Synopsis by Nathan Southern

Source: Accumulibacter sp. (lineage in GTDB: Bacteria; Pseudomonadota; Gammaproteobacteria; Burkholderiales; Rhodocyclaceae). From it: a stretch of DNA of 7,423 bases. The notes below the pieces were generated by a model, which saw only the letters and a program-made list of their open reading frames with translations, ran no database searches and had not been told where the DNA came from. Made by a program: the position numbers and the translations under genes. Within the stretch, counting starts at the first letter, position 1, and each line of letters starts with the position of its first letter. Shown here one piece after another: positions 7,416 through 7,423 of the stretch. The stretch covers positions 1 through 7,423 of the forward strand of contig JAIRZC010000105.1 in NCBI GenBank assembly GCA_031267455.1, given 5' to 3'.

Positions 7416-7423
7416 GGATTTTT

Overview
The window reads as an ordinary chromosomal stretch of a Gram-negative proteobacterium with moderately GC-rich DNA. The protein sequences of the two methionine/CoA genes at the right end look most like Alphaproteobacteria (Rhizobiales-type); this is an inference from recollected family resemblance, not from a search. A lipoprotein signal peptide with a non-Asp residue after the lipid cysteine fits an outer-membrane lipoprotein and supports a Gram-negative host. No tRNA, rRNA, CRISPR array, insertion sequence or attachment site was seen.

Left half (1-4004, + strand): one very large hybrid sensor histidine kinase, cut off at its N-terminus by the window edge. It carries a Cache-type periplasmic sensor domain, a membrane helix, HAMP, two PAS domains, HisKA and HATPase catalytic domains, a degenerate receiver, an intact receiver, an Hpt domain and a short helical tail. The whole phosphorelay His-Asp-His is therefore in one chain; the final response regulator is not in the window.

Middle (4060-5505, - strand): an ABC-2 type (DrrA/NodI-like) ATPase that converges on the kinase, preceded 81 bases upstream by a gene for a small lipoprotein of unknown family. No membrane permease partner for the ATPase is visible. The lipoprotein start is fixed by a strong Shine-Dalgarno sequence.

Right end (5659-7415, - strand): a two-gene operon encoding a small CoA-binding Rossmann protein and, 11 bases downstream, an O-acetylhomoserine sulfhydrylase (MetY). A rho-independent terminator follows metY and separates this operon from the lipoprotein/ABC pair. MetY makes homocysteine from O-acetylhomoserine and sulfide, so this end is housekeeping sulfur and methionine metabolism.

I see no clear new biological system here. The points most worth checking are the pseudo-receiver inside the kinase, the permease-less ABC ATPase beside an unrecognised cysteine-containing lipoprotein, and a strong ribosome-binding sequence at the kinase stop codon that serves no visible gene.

As co-directed by brothers Swad and Imad Noury (and produced by their mother, Pilar Cazorla), The Moroccan picture Heaven's Doors (2005) employs an episodic narrative, with three related substories presented sequentially. The Nourys shoot the episodes in distinct cinematographic styles (and with distinct overtones) suited to each tale, recalling Humberto Solas's masterpiece Lucia (1969). The opener revolves around Ney (Rabie Katie), a young and kind-hearted construction worker. Cared for with much tough love by his unduly protective, blind mother (Latifa Ahrare), and emotionally intertwined with his younger sister (Samia Berrada), Ney's Achilles' heel lies in his extreme naïveté and lack of wisdom, manifest through his decision to spend his free time with a seedy, thuggish bunch of neighborhood boys. He soon allows the group to talk him into abandoning construction work in favor of organized crime, and becomes involved in a bloody skirmish with a local gangster, Faisal (Farid Regragui) that leads to tragedy for both - as Faisal's wife and young son look on, helplessly. The second episode concerns Lisa (Aimee Meditz), the American widow of Faisal's late brother, who takes in Faisal's boy, Salim (Taha Ghrabi) and his mother, gradually diminishing and then eliminating her own self-doubts about her ability to care properly for either. And in the third episode, laconic, introverted Smail (Hakim Noury) is released from prison after a 15-year incarceration for robbery, and attempts to actualize his two desires: to both see his ailing, elderly mother, and to rub out the friend whose testimony sent him to prison.